On Nov 25, an English daily quoted Prime Minister Najib Tun Razak as saying that the general election can be held in December despite the monsoon.
To quote verbatim from the daily, the prime minister said: “If it rains or a flood occurs, [then we] can use the boat.”
Boat? What boat? Is it the government machinery boat or his own boat? Also, is there a sudden rush to hold the polls that the monsoon season has to come into consideration?
Although there is no law against it, it is certainly not right to hold the polls during the flood season as the voters and the opposition Pakatan Rakyat who have no boats will be greatly inconvenienced.
Ah, yes! The keyword here is “boat”. This means that if the 13th general election is held during the flood season, then Pakatan is sure to lose, what with the dirty voter rolls being factored in as well.
The Tenang by-election in Johor was held on Jan 30, 2011. PAS, which was contesting at that time, suffered a total washout as the government machinery was used to ferry the voters, especially the Felda settlers, to the polling centres.
That date was also less than a week away from the Chinese Lunar New Year. The Umno candidate obtained 6,699 votes while PAS polled 2,992. Umno won by 3,707 votes and this is considered a big margin because this is only a small state seat. There were 142 spoilt votes while voter turnout was 67%.
Therefore the best time to hold the polls to avoid any inconvenience caused by floods is after mid-March as the weather forecasters have recently predicted that the monsoon will last till early March.
By then everyone of the BR1M applicants would have received their cash handouts, too. This is so that Najib’s slogan of “Janji Ditepati” (Promises Fulfilled) can be seen to be proven true.
There is a Cantonese saying which goes like this: “After all, we have waited so long, what is another three more months?”
Moreover, the prime minister has always said that the Barisan Nasional federal government is a fair and caring government which does not want to exclude anyone in its policies and programmes.
Surely that includes being fair to Pakatan in the planning, run-up and campaigning for the 13th general election? Otherwise, what is the prime minister talking about?
Be that as it may, there are still many outstanding questions pertaining to issues that Najib has yet to answer and preferably he answers them himself before the polls are held instead of getting someone to answer the questions.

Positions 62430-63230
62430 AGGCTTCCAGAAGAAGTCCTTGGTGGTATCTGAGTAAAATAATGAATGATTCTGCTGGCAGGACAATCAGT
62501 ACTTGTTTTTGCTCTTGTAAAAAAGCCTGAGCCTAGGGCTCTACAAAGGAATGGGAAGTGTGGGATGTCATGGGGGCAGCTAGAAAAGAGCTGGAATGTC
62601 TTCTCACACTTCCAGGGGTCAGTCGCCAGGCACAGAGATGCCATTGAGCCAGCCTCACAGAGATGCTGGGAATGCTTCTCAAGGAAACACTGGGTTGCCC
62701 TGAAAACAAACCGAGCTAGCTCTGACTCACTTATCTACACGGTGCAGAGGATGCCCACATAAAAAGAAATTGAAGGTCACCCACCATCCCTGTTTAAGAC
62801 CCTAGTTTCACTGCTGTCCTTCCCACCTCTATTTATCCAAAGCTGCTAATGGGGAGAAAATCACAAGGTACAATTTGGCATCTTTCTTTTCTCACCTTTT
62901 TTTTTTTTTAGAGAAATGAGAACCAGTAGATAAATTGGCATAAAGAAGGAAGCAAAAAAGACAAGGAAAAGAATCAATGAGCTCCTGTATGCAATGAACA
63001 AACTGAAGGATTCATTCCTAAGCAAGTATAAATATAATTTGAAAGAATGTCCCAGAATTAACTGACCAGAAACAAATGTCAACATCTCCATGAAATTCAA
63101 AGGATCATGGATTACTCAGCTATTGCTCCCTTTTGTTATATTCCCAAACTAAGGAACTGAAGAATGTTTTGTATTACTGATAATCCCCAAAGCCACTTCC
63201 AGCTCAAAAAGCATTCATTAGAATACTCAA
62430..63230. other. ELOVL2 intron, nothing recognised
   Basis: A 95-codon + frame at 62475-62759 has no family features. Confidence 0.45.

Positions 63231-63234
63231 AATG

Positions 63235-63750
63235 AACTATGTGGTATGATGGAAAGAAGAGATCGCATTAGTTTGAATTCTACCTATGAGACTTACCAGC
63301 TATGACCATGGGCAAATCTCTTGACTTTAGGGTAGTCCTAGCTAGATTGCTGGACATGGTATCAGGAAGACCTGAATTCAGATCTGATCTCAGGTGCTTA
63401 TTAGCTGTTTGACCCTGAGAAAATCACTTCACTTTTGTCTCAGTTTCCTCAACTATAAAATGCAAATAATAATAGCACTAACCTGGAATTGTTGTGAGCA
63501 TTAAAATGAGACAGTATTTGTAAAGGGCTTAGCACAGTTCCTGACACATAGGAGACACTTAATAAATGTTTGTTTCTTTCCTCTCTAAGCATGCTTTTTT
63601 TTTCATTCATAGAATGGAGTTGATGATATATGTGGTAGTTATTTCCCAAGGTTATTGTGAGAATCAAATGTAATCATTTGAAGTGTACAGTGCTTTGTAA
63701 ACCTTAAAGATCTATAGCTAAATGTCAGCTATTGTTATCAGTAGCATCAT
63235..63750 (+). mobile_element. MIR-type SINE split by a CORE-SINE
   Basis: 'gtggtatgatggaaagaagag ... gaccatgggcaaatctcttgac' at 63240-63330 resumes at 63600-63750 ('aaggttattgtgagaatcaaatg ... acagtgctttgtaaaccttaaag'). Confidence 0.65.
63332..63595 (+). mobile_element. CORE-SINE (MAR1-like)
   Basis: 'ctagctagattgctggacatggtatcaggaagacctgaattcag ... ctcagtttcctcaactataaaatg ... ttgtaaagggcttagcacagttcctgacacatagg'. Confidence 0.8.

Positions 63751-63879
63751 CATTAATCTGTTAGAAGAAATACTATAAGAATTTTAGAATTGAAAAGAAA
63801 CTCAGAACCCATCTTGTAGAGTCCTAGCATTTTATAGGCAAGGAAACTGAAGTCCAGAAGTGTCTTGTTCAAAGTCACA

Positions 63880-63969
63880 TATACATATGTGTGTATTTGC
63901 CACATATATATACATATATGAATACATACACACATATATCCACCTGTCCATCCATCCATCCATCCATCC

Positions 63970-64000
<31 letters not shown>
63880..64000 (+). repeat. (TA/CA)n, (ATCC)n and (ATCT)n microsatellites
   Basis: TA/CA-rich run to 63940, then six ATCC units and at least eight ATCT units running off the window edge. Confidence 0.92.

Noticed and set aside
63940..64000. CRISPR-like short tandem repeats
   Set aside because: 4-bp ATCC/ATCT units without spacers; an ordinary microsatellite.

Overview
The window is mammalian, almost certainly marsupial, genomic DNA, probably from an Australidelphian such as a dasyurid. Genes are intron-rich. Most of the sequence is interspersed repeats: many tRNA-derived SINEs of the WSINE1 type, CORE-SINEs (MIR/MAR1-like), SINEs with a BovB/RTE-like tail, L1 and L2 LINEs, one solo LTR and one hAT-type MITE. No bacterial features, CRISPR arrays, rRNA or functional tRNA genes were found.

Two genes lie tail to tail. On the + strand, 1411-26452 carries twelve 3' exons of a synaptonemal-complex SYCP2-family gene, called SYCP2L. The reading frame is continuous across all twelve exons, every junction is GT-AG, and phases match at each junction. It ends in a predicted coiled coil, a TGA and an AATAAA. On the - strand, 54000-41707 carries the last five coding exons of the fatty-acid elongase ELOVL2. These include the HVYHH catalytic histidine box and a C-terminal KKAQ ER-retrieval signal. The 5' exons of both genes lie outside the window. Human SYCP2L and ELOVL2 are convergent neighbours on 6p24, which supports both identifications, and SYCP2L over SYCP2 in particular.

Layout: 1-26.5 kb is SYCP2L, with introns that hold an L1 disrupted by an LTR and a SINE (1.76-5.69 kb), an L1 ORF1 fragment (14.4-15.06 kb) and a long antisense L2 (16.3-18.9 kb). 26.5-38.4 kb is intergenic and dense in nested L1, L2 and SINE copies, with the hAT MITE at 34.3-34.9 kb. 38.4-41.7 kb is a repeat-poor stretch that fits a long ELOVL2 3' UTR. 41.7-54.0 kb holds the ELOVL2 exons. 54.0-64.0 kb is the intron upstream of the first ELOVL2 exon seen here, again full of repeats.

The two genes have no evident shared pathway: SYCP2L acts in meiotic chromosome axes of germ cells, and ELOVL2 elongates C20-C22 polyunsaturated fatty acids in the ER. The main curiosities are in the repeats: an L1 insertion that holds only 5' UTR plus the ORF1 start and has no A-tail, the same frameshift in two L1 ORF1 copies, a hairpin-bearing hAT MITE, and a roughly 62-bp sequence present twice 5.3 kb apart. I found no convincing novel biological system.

Listed below are a few questions:
1. Why is there a sudden re-delineation of the parliamentary boundaries in Selangor?
2. Why is the AES (Automated Enforcement System) outsourced to two private companies? and
3. What about the fast-tracked MyKad project especially in Selangor?
Selangor PAS has collated a lot of black-and-white evidence of the MyKad project in Selangor, especially in the seats held by Pakatan lawmakers.
Till today no one including the Election Commission (EC) has come forward to address this issue.
The powers-that-be have kept an absolute silence and avoided this issue like the plague despite police reports being made by Pakatan.
And the greatest question of all: will Najib hand over power gracefully in the event that BN loses the 13th general election?
Although this seems a remote possibility due to collusion between the powers-that-be and the national institutions that are supposed to remain neutral, he still has to answer the question and give the assurance that there will be a prompt and smooth transition.
A DAP strategist who spoke on condition of anonymity opined that the polls will be held either in late December or January as there will be no time to do so in February due to the Chinese Lunar New Year celebrations.
“He will not hold the polls in March as Pakatan will then remind the rakyat about March 2008. Anyway, our DAP campaign slogan if the polls are held before March will be ‘New year, new government’. At the end of the day, whether he drags the date further or holds it in December, Pakatan is ready,” said the strategist.
The BN federal government must also take into consideration that there is a danger posed by snakes in the water during floods.
Some years ago, patrons of a restaurant in Jalan Ipoh, Kuala Lumpur, were enjoying their evening meal when a large python slithered into the restaurant during the floods. This was reported in an English local daily. Therefore dangers of snakes in the floods are for real whether in the urban or rural areas.
If polls are held during the rainy season, voters may encounter snakes in the water while wading on their way to the polling centres. This is definitely not advisable and not conducive to the safety of the rakyat.